Capcom made the Resident Evil series, and because of that, we’re forever obliged to acknowledge them as the forefathers of the survival horror genre – but let’s be honest shall we? Resident Evil, with its clunky controls and nonsensical gameplay appealed only to a select group of masochists. We’d begun to think we’d seen everything Capcom had to offer, until they released Dead Rising on the Xbox 360.
In addition to being free of the trademark wading-hip-deep-in-treacle feeling that plagued horror games to that point, Dead Rising gave us the feeling of being swarmed by thousands of zombies for the first time ever. It also vindicated Resident Evil fans by letting them do the things they’d always wished they could do to those damn zombies, like slicing them in half with a sword or putting a silly hat on them and taking a picture before running them over with a lawnmower. The game was worthy of praise and received it, and now the anticipated sequel, Dead Rising 2, has finally arrived.
In Dead Rising 2, players take on the role of Chuck Greene, a former motocross champion gone gameshow competitor. With is gameshow winnings he buys a constant supply of Zombrex, a drug which prevents an infected person from turning into a zombie. The reason he needs this drug is for his 11-year-old daughter, Katey, who was bitten by a zombie during an outbreak in Las Vegas (these events take place during the downloadble prequel: Case Zero). If she doesn’t get her daily dose, well, you know the rest. This was hardly an ideal lifestyle, but all was going well until, during a routine performance in Chuck and Katey’s new-found home of Fortune City, Nevada, the zombies manage to break out of containment, forcing Chuck and his daughter to flee to a local safehouse. While holed up waiting for a rescue, Chuck learns that he is being framed for the zombie outbreak, leaving him with only three days to prove his innocence before the military rescue teams turn up and execute him.
To achieve this, Chuck must brave the zombie outbreak and wander into the overrun area of Fortune City to find out who set him up and why. While he’s at it, he must also keep an eye out for regular doses of Zombrex for his daughter. As if that weren’t enough, he must also rescue as many survivors as he can along the way.
Proving his innocence is the highest priority. During the three day outbreak, Chuck will receive messages from his friend in the safe house control room telling him about suspicious activity he can investigate. Chuck has only a limited amount of time to get to the right area and see what’s up. If he misses even one of them, the main quest is over. Finding his little girl regular doses of Zombrex is the second most important quest. This coveted and expensive drug can be rather hard to track down, as there are only a few boxes hidden in the most obscure locations. Luckily, each time his daughter nears her scheduled dosage hour, a “possible Zombrex location” quest conveniently pops up. The real trouble comes in when some other survivors might need Zombrex too. Can Chuck find enough for all of them? That’s up to you. Of course, if you absolutely can’t find any, you can buy it from the looter-owned pawn shops that have sprung up all over Fortune City – the problem is that it’s very expensive, and each dose costs more than the last.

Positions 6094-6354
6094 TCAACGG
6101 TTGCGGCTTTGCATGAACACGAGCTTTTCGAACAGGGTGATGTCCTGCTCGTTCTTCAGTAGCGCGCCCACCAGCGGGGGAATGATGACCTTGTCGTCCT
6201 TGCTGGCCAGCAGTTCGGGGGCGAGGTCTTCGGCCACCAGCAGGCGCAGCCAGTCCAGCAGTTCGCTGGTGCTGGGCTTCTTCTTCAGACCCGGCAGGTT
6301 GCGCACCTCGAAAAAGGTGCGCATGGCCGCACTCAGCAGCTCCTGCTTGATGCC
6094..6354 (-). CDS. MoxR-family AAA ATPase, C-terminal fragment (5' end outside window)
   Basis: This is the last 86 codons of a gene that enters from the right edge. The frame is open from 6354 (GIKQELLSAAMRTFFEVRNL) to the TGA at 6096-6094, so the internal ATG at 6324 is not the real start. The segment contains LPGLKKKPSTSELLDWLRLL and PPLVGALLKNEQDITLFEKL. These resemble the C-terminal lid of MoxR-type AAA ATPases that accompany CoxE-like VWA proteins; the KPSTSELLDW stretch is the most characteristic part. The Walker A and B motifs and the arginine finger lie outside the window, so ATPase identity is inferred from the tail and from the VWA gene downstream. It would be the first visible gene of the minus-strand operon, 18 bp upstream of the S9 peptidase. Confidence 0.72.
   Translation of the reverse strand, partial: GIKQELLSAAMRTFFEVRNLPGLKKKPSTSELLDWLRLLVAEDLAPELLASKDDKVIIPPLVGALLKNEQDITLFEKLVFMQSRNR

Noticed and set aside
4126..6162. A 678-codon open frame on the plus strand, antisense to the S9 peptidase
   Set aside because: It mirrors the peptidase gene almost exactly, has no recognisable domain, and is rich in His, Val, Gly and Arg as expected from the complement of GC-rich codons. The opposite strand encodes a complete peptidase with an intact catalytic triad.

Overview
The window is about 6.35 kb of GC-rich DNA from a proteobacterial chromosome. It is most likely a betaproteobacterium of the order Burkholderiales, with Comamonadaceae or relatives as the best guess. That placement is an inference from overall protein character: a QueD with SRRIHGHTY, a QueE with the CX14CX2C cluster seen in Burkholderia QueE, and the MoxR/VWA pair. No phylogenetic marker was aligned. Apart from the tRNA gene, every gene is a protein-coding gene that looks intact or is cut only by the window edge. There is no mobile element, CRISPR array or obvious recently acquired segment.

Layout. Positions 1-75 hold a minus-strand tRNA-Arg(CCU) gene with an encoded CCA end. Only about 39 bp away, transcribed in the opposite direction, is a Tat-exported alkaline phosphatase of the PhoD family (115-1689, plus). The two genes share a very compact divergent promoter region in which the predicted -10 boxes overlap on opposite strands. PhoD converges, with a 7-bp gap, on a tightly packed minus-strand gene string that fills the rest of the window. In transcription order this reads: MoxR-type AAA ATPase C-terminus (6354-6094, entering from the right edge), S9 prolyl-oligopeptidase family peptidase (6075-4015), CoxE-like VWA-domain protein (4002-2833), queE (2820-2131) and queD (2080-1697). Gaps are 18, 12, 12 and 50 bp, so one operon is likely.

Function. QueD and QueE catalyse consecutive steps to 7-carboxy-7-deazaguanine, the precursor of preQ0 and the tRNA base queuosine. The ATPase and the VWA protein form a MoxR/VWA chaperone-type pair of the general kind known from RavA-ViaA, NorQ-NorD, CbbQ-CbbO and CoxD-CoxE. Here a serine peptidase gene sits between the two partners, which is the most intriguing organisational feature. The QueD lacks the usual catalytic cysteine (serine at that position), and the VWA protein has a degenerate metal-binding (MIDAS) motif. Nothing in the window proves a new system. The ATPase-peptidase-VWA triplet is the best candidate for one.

Rescuing survivors is perhaps the least important of Chuck’s quests, but makes up perhaps the largest portion of the gameplay. While he’s out and about, Chuck will be notified of areas where survivors are hiding, and he’ll have to decide how many rescues he can squeeze in between proving his innocence and keeping his daughter alive. Thankfully, the survivors are much smarter and more capable than in the first game. In DR2, they are usually more than capable of avoiding zombies, and even pretty good at defending themselves if give them weapons. Just be careful when giving them guns – I learned that the hard way.
Obviously, the main attraction here is destroying hordes of zombies with an arsenal of weapons, both conventional and bizarre – and Dead Rising 2 doesn’t disappoint. Chuck can find and use hundreds of weapons, from improvised household items like brooms, potted plants and guitars, to sports equipment like baseball bats and boxing gloves. There are also all kinds of tools like lawnmowers, power drills and chainsaws; and conventional weapons like handguns, shotguns and sniper rifles. But the real crux of DR2’s gameplay is the ability to create combo weapons. By combining two items at workbenches scattered around the city, Chuck can engineer all kinds of weird tools of destruction. Some of them are obvious: a box of nails and a baseball bat gives you the nailbat, and oil plus a toy water gun gives you a flamethrower. Some of them, however, are just plain crazy, like the drill bucket. This weapon is created by combining a power drill and a bucket and then placing it on the zombies’ heads. You simply won’t believe the rest of them.
Two new features in DR2 are the ability to play the game co-operatively with a friend, and to play an online mini game called Terror Is Reality online. If you compete in this zombie-slaying gameshow, you’ll earn money which Chuck can use in the game, and also etch your score onto the online leaderboards to prove how bloodthirsty you are.
With all of this, it’s hard to see how DR2 couldn’t be a bucket-load of fun. It takes the clunkiness we usually associate with survival horror and throws it out in favour of pure zombie slaying joy. It’s still tough though, and even though Chuck can bash through zombies easily, their sheer numbers and relentlessness make them dangerous. There’s plenty to do and it’s all fun, making Dead Rising 2 the zombie game to play right now.